Aug. 8, 2019 —
Members of the Polar Security Cutter Integrated Program Office (IPO) were recognized by Department of Homeland Security officials on July 9, 2019, as the Major Acquisition Program of the Year for fiscal year 2018. The IPO is operating on an accelerated schedule, with planned delivery of the lead ship moved from 2026 to 2024; the contract includes financial incentives for earlier delivery to meet a critical national need. Photo courtesy of Mike Beaty.
The Polar Security Cutter (PSC) Integrated Program Office (IPO) was recognized by the Department of Homeland Security as the Major Acquisition Program of the Year in a ceremony on July 9, 2019, at the Department of Interior’s Yates Auditorium. Staffed by both Coast Guard and Navy personnel, the IPO earned the award for their programmatic excellence and success in fiscal year 2018 in applying resources and innovative processes to deliver the planned capabilities.
Those efforts of the IPO led to a major milestone. In April 2019, the Coast Guard and the Navy, through the IPO, awarded VT Halter Marine Inc. a fixed price incentive (firm) contract for the detail design and construction (DD&C) of the lead PSC.
The award documentation called attention to the innovative approach that was developed in order to meet this national need while achieving cost savings. For 11 months, affordability trade off review sessions, known as executive oversight councils, were facilitated involving leadership. These processes enabled the IPO to reduce the estimated cost of the lead vessel by $300 million.
Another major achievement of the IPO, which the award documentation highlighted, was the release of the DD&C request for proposal (RFP) two months ahead of schedule.
The PSCs will be national assets that will ensure access to both polar regions and be capable of executing key Coast Guard missions, including defense readiness; marine environmental protection; ports, waterways and coastal security; and search and rescue. The ships will operate worldwide and face the extreme environmental conditions found in the polar, tropical and temperate regions.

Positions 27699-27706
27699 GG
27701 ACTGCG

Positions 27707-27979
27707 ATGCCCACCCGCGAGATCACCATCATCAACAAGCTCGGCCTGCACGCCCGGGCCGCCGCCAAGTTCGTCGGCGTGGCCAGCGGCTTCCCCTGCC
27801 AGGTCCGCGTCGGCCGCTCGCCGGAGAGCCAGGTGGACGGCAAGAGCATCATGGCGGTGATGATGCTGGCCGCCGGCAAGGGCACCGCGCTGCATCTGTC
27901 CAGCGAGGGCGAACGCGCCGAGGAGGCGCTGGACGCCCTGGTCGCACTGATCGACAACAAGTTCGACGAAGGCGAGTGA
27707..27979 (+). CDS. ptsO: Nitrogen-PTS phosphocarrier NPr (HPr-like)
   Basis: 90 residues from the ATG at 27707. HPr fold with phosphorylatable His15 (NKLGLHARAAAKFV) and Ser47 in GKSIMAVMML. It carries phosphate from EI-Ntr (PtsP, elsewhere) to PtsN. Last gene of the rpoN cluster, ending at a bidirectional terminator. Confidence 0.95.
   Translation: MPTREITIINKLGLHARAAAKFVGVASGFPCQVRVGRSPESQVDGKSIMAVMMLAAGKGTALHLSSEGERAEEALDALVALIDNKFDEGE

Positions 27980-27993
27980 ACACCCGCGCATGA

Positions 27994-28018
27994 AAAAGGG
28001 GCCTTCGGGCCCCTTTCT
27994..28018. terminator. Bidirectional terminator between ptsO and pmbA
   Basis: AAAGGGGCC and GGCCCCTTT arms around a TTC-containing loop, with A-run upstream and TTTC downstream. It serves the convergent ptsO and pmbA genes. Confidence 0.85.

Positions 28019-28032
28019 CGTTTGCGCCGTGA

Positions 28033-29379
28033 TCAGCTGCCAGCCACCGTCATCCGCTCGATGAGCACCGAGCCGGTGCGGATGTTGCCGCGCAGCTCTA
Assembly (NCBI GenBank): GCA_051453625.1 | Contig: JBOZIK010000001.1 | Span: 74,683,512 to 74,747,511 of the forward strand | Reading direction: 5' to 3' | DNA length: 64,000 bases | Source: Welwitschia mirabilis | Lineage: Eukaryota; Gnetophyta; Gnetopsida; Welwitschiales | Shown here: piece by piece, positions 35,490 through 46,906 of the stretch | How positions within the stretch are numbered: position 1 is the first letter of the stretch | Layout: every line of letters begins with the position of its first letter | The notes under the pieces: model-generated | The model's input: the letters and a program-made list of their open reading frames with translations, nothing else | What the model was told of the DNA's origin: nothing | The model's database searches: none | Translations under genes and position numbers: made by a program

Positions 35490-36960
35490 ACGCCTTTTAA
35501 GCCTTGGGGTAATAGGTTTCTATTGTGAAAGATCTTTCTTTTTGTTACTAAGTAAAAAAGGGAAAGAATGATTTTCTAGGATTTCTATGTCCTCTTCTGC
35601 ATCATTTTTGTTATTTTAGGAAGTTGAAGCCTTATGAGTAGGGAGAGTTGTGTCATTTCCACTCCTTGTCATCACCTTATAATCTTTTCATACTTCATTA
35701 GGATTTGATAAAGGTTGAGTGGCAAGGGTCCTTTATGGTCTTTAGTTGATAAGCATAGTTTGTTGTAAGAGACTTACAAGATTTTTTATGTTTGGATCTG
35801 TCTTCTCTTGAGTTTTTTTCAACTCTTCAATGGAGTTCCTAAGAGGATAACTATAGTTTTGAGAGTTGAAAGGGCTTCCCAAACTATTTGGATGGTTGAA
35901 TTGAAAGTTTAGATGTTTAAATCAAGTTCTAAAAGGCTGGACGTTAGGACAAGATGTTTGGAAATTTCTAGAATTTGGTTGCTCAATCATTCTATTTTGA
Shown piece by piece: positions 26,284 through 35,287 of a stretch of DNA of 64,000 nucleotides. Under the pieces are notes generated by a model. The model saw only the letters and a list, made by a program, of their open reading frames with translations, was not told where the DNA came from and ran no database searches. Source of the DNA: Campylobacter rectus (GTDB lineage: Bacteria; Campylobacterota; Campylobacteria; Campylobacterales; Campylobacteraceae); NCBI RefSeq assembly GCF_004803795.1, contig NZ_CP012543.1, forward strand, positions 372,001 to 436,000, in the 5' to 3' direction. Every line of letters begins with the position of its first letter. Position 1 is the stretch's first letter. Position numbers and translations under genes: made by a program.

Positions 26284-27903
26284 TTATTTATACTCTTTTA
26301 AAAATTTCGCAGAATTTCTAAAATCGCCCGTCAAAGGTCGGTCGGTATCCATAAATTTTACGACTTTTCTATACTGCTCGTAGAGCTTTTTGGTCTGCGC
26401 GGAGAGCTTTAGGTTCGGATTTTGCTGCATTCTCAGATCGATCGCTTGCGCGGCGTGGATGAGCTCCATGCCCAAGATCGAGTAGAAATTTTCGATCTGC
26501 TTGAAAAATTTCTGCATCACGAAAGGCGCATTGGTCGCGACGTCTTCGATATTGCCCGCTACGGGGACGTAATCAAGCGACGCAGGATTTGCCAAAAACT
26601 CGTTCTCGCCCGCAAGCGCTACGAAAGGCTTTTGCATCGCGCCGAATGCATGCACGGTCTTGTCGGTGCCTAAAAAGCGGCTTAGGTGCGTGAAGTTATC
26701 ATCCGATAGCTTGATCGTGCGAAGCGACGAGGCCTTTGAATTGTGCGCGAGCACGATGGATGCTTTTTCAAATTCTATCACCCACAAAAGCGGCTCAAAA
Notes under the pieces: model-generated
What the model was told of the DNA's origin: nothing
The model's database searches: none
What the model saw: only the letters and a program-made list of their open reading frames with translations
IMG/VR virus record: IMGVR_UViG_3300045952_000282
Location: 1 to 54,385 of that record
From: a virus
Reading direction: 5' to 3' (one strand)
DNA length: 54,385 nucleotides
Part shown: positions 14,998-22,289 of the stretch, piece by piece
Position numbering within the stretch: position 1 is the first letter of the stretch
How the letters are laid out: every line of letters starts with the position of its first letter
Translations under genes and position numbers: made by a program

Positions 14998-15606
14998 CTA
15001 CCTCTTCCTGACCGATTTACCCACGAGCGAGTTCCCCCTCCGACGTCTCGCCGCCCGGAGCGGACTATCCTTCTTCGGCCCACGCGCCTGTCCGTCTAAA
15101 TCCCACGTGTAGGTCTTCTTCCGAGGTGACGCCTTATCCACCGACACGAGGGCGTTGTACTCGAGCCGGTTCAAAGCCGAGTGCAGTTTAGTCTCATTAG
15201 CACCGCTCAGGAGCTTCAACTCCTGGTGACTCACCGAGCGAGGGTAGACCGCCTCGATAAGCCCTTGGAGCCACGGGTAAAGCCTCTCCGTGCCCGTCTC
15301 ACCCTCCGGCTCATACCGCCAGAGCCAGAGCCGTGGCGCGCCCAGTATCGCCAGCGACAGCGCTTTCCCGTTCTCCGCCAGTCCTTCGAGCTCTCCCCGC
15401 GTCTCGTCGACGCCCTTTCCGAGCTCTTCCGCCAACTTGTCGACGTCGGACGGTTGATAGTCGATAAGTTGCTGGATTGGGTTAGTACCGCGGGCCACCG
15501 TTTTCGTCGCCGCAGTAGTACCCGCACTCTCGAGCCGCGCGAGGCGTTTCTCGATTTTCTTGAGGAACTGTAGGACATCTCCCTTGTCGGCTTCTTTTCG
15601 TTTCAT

The IPO is operating on an accelerated schedule in response to the critical national need. “The PSC’s constant hurdle is schedule,” said Andrew Bosak, deputy program manager for the PSC IPO. “We have a real-world time constraint driven by the age of Coast Guard Cutter Polar Star and the amount of effort it takes to keep it operational and meeting the country’s high latitude commitments.”
With the schedule in mind, the office integrated strategic industry engagement. “We performed industry studies in place of a multi-phase procurement which resulted in less source selection activities and increased the maturity level and industry knowledge of requirements prior to release of the RFP,” Bosak explained. The industry engagement has led to greater insight into state of the market equipment, modern technologies and production risk mitigations; much of this information has been incorporated into the PSC’s specifications and requirements.
Leadership’s involvement and prioritization with review and approval processes was key; both services worked together. They “have seamlessly integrated into one team, at the program as well as the leadership levels,” Bosak affirmed. “Throughout this program, we have been able to leverage the breadth of knowledge and experience from the two acquisition communities, doubling the ideas and strategies we can consider implementing.”
Looking ahead, construction on the first PSC is planned to begin in 2021 with delivery planned for 2024. The contract includes financial incentives for earlier delivery.
For more information: Polar Security Cutter program page